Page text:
When he was in jail, the Muslim captors gave them a choice: convert to Islam and live a free but limited life, or they could remain Christian and go to "trial", which usually ended in a slow death. Some took the deal and were set free, but Abraham wasn't one of them. (A. Hartunian) Abraham after the trial All of the Armenians who refused to convert, were then moved to a larger facility where they were tried for being political culprits. Abraham was also tried for treason, but he was acquitted surprisingly (A. Hartunian)

Although he was free, Abraham was constantly harassed by Turkish soldiers and officials. Eventually he was forced to relocate to Diyarbekir, where the conditions remained almost the same. (A. Hartunian)

Abraham left Diyarbekir with several Armenian students because of pressures from the local Muslim population, but when stopped by the police, the books that the students had with them were enough to get them and Abraham thrown back into jail, again for being "political culprits" (A. Hartunian)

Fortunately for Abraham, the Allied forces were making advances towards that area, so the Turks retreated with the prisoners southwest until they reached the Mediterranean Sea (armenian national institute) Turkish Retreat With Prisoners The British were making advances through Turkey, liberating towns and cities as they reached them. The Turks were continuously being beaten and pushed back further and further, and with them was Abraham and the rest of the Armenian prisoners. (A. Hartunian)

On this retreat, many of the prisoners were killed so that the Turks could travel faster, and because they didn't want to surrender the prisoners to the allies. The Turks usually killed the prisoners by having them dig their own mass graves, and then either shooting them into it, or just pushing man women
and child into the pit and burying them alive
(A. Hartunian)

Luckily, Abraham was among the few lucky
survivors that were held at a port town on the
Mediterranean Sea. In that city, the prisoners
continued to be beaten and killed, except here
they were often thrown into the sea rather than
buried. With the British encampments very close
by, Abraham knew that if he could survive a few
days, he could be rescued by the Allied forces
(A. Hartunian) Abraham is finally rescued As the final days of Abraham's captivity came, the Turks took shelter in the city of Marsh, while the Allies were in the neighboring city of Aleppo. Even though Abraham and the other prisoners were beaten daily, he never lost hope of being free (A. Hartunian)

After a few days, the battle shifted from Marsh to Smyrna, where there was outright fighting in the streets. Abraham saw an opening in the fighting, and with the Turkish officers distracted by the battle, he and a few other prisoners escaped to an American-occupied part of the city (A. Hartunian)

It wasn't long before the Allied forces forced the Turkish Army to surrender the city, and with it, they recieved the remaining prisoners that the Turks hadn't had the time to kill. Not many prisoners were recovered that day (A. Hartunian)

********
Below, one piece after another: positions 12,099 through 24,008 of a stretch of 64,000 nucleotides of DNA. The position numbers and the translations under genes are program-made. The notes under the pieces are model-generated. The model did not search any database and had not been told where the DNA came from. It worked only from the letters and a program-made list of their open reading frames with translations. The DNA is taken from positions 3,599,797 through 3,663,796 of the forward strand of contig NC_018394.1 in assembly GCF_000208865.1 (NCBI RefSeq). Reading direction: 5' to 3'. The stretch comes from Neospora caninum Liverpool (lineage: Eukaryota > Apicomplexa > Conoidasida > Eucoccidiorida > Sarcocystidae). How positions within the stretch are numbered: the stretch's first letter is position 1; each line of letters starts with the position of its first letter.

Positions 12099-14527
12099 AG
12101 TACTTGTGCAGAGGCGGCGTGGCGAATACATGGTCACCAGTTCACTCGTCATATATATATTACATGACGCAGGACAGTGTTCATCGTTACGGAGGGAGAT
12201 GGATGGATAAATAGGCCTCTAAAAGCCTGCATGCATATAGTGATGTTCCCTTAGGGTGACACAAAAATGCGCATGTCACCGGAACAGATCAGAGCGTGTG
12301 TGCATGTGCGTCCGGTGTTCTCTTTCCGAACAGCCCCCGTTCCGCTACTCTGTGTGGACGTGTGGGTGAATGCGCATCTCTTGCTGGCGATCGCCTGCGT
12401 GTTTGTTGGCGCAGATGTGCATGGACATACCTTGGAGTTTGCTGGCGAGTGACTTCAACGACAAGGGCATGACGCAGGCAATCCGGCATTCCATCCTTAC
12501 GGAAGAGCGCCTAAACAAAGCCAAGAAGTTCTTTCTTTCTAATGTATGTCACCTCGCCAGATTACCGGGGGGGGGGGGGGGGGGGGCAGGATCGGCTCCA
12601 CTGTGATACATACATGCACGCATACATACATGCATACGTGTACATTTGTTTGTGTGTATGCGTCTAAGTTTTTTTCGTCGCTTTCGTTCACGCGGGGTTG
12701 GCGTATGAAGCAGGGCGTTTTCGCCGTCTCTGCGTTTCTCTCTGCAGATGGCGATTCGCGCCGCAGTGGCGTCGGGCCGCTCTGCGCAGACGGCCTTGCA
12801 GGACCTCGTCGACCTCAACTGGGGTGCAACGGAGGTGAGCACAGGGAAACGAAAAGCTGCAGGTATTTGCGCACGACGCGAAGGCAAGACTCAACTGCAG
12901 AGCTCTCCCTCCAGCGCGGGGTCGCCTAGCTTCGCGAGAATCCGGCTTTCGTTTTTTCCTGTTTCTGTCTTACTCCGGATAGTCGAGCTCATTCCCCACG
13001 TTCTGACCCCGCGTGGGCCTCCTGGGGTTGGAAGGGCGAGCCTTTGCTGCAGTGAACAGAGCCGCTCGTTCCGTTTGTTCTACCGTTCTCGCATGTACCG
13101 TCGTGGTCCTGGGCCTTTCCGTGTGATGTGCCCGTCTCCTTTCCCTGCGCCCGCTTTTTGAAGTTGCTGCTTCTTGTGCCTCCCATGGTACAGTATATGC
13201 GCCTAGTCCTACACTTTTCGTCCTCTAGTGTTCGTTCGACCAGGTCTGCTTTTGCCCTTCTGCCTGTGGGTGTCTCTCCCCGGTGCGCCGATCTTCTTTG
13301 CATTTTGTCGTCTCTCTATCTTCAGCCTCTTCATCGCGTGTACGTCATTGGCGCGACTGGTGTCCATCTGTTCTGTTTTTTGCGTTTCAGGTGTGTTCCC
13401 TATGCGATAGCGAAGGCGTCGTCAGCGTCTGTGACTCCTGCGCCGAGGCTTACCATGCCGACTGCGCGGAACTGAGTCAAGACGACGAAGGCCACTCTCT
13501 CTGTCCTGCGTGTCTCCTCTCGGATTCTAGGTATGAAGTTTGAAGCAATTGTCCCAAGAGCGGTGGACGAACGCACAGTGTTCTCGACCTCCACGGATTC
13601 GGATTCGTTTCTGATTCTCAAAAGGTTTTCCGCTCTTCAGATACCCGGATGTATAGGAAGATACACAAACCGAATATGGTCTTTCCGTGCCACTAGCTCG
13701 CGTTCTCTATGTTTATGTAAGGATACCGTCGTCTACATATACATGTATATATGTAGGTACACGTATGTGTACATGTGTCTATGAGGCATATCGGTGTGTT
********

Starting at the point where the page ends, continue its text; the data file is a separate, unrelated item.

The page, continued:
Abraham and the suviving Armenians were then taken out of the country on Allied naval vessels and moved to various parts of Europe. Abraham, however chose to go to America so that he could take his horrific account of the genocide and share it with the world (A. Hartunian) An estimated 2 million Armenians were massacred between the years 1915 and 1923, leaving only 500,000 survivors of the original 2.5 million

Turkey still denies the existence of the genocide, and racial descrimination still continues in Turkey

All leaders of the Turkish
government have gone
unpunished for their actions,
because according to them
they were supressing a civil
war, not executing a genocide Armenica.org Adalian, Rouben Paul. "The Armenian Genocide: Context and Legacy." Editorial.
armenian-genocide.org. Armenian National Institute, Feb. 1991. Web.
11 Feb. 2010. <http://www.armenian-genocide.org/Education.56/
current_category.117/resourceguide_detail.html>.

Akcam, Taner. "Turks, Armenians, and the 'G-word.'" Editorial.
galenet.galegroup.com. Gale Cengage Learning, Fall 2005. Web. 11
Feb. 2010. <http://galenet.galegroup.com/servlet/History/
hits?docNum=A139107546&tab=2&locID=nysl_we_willehs&origSearch=true&hdb=ALL&t=RK&s
=1&r=d&items=0&secondary=true&o=&sortOrder=&n=10&l=dJ&sgPhrase=false&c=6&tabMap=8
2&bucket=iac&SU=armenian+genocide>.

"Armenian Genocide Timeline." Littlearmenia.com. N.p., 2002. Web. 11 Feb. 2010.
<http://www.littlearmenia.com/html/genocide/genocide_timeline.asp>.

Hartunian, Abraham H. Neither To Laugh Nor To Weep. N.p.: Beacon Press; First
Edition edition, 1968. Print.

Papazian, Dennis R. "Remembrance and Denial: The Case of the Armenian Genocide."
Editorial. galenet.galegroup.com. Gale Cengage Learning, Winter 2000. Web.
11 Feb. 2010. <http://galenet.galegroup.com/servlet/History/
hits;jsessionid=D225D48CB63F0C0DB8BF0DB7C84A2123?docNum=A61933187&tab=2&locID=nys
l_we_willehs&origSearch=true&hdb=ALL&t=RK&s=1&r=d&items=0&secondary=true&o=&sortO
rder=&n=10&l=dJ&sgPhrase=false&c=10&tabMap=82&bucket=iac&SU=armenian+genocide>.
Bibliography After the Genocide